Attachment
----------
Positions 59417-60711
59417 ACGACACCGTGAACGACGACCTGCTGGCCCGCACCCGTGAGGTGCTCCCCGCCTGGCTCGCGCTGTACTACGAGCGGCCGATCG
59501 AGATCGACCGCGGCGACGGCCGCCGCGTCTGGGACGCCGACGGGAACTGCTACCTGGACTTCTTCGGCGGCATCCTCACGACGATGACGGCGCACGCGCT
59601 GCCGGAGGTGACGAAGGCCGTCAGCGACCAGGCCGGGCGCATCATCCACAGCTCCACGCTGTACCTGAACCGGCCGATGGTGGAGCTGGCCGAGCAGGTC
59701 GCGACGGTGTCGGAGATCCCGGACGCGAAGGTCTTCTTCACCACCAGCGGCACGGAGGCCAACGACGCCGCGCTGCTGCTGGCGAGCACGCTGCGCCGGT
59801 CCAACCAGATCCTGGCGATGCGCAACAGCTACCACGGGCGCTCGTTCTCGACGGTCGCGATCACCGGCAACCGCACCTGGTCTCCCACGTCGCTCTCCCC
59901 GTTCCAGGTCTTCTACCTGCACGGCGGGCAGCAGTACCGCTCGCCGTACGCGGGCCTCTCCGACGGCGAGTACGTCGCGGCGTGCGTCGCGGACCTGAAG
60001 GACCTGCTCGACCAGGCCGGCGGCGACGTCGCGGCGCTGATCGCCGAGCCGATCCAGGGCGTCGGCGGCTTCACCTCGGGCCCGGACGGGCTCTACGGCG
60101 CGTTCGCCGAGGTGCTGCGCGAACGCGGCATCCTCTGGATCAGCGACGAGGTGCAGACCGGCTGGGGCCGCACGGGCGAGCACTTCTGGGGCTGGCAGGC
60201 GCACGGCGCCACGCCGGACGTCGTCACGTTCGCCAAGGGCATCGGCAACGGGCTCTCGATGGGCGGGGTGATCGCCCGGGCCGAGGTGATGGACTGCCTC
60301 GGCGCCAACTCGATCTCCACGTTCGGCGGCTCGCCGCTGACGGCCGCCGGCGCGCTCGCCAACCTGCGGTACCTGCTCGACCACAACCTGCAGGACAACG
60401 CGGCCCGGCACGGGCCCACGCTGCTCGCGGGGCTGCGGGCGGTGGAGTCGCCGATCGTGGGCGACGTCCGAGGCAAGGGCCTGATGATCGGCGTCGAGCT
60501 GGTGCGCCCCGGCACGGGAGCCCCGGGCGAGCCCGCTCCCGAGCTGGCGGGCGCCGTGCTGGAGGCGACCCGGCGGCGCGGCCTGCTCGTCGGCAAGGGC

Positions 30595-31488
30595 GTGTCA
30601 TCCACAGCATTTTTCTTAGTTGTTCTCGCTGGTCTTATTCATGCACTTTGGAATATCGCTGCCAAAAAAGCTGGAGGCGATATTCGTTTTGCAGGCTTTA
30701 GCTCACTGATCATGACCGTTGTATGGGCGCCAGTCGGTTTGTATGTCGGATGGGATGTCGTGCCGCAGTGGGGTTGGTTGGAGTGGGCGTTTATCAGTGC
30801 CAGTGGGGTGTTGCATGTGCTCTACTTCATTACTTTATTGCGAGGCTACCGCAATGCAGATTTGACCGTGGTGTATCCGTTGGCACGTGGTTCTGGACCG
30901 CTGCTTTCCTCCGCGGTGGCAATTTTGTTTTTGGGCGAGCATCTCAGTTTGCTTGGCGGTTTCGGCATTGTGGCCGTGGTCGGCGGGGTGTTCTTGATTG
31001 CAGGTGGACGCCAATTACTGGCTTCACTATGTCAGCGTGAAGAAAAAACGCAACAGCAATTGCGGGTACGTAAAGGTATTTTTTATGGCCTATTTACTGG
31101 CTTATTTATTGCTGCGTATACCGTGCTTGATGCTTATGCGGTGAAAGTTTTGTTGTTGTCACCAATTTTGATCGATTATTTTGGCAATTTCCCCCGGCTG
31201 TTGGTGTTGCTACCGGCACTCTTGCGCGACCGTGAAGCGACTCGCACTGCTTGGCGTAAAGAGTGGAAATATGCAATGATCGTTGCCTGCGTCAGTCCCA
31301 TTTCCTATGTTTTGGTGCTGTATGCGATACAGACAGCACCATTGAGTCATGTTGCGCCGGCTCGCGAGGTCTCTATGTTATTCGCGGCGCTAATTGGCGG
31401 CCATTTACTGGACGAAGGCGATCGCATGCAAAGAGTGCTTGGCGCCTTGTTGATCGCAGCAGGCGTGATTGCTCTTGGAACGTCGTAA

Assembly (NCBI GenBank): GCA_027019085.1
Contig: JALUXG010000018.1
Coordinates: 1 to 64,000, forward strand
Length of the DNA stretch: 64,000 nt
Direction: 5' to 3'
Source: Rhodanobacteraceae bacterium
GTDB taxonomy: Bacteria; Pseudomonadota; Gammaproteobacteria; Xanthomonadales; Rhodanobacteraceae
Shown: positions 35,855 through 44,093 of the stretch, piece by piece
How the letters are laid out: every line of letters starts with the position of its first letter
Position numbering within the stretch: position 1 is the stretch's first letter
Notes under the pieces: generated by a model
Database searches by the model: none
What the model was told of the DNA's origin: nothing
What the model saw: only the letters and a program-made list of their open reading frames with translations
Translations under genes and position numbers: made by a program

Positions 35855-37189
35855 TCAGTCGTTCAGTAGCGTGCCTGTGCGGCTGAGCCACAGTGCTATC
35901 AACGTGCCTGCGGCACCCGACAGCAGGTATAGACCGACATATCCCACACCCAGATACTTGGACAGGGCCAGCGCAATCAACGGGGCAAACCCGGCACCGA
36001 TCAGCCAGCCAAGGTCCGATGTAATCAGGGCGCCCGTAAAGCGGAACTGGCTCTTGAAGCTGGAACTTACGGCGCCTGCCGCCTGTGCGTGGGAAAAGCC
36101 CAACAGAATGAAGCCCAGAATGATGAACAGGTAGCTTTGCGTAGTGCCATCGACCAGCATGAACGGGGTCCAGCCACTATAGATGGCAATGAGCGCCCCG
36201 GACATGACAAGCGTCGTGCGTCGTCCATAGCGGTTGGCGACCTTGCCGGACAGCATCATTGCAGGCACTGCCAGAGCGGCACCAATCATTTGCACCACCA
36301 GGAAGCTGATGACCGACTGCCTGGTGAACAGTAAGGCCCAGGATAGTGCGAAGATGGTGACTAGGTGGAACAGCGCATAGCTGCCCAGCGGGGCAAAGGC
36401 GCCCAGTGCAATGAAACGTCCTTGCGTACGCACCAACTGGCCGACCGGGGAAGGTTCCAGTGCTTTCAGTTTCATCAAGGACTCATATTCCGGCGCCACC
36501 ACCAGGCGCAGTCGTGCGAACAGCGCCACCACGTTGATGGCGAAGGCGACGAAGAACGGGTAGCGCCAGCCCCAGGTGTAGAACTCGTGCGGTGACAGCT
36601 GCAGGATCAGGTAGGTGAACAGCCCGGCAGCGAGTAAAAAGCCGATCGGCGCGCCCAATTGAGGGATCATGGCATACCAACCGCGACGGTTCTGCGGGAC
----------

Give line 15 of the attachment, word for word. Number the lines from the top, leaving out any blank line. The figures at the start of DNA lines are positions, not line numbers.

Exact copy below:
30595 GTGTCA